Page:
Gardening, Cooking and Decorating on the Prairie of Kansas

Welcome to Linderhof, our 1920's home on the prairie, where there's usually something in the oven, flowers in the garden for tabletops and herbs in the garden for cooking. Where, when company comes, the teapot is always on and there are cookies and cakes to share in the larder.

Sunday, June 29, 2014


A Day of Rest

Church, Sunday Dinner, A Nap

That's Sunday at Linderhof!

Growing up I was always fond of the
"Days of the Week" 
Kitchen Towels that
Mother and Grandmother used

Often a young girl's first embroidery project
for a gift for that same mother or grandmother

and when you had a wedding shower

You always got at least one set of these towels
often made by that same grandmother!

But back in those days, women stayed at home
And their work was home keeping

And it was parceled out day by day

But also in those days, washing did take up most of Monday;
Ironing most of Tuesday;

Housekwork was a day long duty
Not something that you whipped through
in an hour or less!

These towels reminded you
of the order of things!

As you washed the dishes and dried them by hand!

I've worn out my wedding present ones
(from my grandmother)

I have another set given to me a few years ago
from my dear Mother-in-law
I'm saving those

To pass on to her namesake granddaughter,


Tricia said...

I remember these kitchen towels! My sister and I embroidered a set when we were in elementary school. I will have to look for them the next time I visit my parents.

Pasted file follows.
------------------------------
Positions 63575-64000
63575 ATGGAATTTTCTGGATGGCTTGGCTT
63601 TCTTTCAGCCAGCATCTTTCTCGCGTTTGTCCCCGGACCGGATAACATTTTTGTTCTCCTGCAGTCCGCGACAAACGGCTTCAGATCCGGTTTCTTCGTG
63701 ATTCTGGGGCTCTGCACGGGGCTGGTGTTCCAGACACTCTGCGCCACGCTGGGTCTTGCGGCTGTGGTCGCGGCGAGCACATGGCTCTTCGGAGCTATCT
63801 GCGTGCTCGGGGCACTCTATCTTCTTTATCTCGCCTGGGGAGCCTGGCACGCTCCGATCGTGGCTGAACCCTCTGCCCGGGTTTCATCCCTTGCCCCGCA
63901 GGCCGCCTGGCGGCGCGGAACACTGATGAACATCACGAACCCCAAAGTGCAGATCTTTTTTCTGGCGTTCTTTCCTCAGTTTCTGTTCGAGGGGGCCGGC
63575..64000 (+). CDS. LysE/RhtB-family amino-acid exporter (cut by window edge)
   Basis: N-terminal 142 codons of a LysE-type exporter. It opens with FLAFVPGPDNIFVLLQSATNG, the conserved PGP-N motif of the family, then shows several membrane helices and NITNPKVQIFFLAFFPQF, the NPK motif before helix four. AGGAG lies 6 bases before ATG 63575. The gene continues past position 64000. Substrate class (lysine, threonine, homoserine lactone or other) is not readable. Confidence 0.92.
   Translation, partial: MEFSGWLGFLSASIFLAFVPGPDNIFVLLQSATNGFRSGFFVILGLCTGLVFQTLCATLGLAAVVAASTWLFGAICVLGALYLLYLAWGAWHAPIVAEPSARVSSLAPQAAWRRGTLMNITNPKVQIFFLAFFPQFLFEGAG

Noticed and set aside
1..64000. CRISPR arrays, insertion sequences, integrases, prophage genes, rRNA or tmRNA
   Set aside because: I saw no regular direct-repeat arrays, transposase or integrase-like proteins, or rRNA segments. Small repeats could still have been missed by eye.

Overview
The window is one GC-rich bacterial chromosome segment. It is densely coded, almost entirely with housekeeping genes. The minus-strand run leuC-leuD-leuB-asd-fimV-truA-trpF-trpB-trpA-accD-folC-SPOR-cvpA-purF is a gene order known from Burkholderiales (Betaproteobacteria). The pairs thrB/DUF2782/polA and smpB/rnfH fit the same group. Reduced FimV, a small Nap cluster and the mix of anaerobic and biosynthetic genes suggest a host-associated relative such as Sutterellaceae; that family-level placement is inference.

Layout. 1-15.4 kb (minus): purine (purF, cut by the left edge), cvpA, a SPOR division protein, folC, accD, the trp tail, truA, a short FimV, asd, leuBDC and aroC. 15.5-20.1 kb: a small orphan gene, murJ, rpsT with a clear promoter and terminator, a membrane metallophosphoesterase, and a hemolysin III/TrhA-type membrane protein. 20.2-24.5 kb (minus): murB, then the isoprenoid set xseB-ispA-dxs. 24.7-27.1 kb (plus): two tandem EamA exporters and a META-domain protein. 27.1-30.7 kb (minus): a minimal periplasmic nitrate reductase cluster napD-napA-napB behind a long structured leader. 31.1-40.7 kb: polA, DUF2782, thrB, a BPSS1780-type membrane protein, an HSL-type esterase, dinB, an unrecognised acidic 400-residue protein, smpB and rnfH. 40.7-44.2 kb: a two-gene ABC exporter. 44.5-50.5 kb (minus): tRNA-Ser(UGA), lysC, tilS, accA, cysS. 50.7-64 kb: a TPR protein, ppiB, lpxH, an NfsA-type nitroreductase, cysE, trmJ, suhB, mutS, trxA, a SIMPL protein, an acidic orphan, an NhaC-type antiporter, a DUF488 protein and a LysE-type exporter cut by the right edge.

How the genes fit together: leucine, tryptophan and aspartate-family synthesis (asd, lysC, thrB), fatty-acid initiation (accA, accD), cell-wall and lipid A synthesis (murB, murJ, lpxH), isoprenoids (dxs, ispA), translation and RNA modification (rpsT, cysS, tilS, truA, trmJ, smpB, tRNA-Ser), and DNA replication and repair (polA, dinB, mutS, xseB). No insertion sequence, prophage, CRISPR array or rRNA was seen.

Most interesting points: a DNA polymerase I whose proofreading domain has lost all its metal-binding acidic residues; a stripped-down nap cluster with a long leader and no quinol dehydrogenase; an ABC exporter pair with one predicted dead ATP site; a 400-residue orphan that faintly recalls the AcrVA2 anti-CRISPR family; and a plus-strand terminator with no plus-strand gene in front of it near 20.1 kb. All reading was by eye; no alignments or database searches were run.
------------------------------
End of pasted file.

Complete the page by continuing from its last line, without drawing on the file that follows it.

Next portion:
racheld said...

Isn't it funny that they (we---I've put in many an hour of stitching on the days-of-the-week items, and teacups on others, or Sunbonnet Sue, or monograms) put so much time and care into those dainty slips and towels and scarves, and they were meant for "everyday" usage.

And we today treat them as antiques and great treasures, not daring to use them for much but display---to line a tea tray, to hang from the oven door, framed over a pretty breakfast table, or spilling from a carefully-arranged drawer in a clothespress.

Even the old hard-working flour sack kind, if we can find them, are as revered as hairpin lace and treated with great respect.

The work of other women's hands---especially the ones who loved us---that IS a work of art, no matter what the use.


Linda said...

Then we get to do it all over next week! Love the towels, I have some from my mother.

Barbara said...

My mother made me a set years ago that I used until they fell apart. I cut out the stitchery sections, however, and someday hope to make a small quilt from them. And I remember when my mom wore a dress, a house dress, every day!

Sandra said...

So many nice comments from all the ladies. I like your Sunday Towel. Since moving to ND; we have found that more people really respect Sunday for Family and Faith. So nice. I love these towels and I do find it hard to use them for just everyday use. :)

Seaview said...

I have an embroidered towel from my maid of honor... 35 yrs now...this morning a neighbor was power washing something in his yard.. Very loud... I told my son that when I was growing up we would never do that...we didn't even hang wash on the line... I wouldn't do it to this day... I still believe it's a day of family and faith too ...

Linda said...

Oh Barbara, my mother wore a "house dress" everyday too. She never wore slacks ever. When she was about 90 and didn't remember a lot. I put her in long shorts to the knees and took her to the beach. She had a good time!

Pam said...

I have a set that my aunt made. I had them framed and have had them hanging in my kitchen in 2 different houses.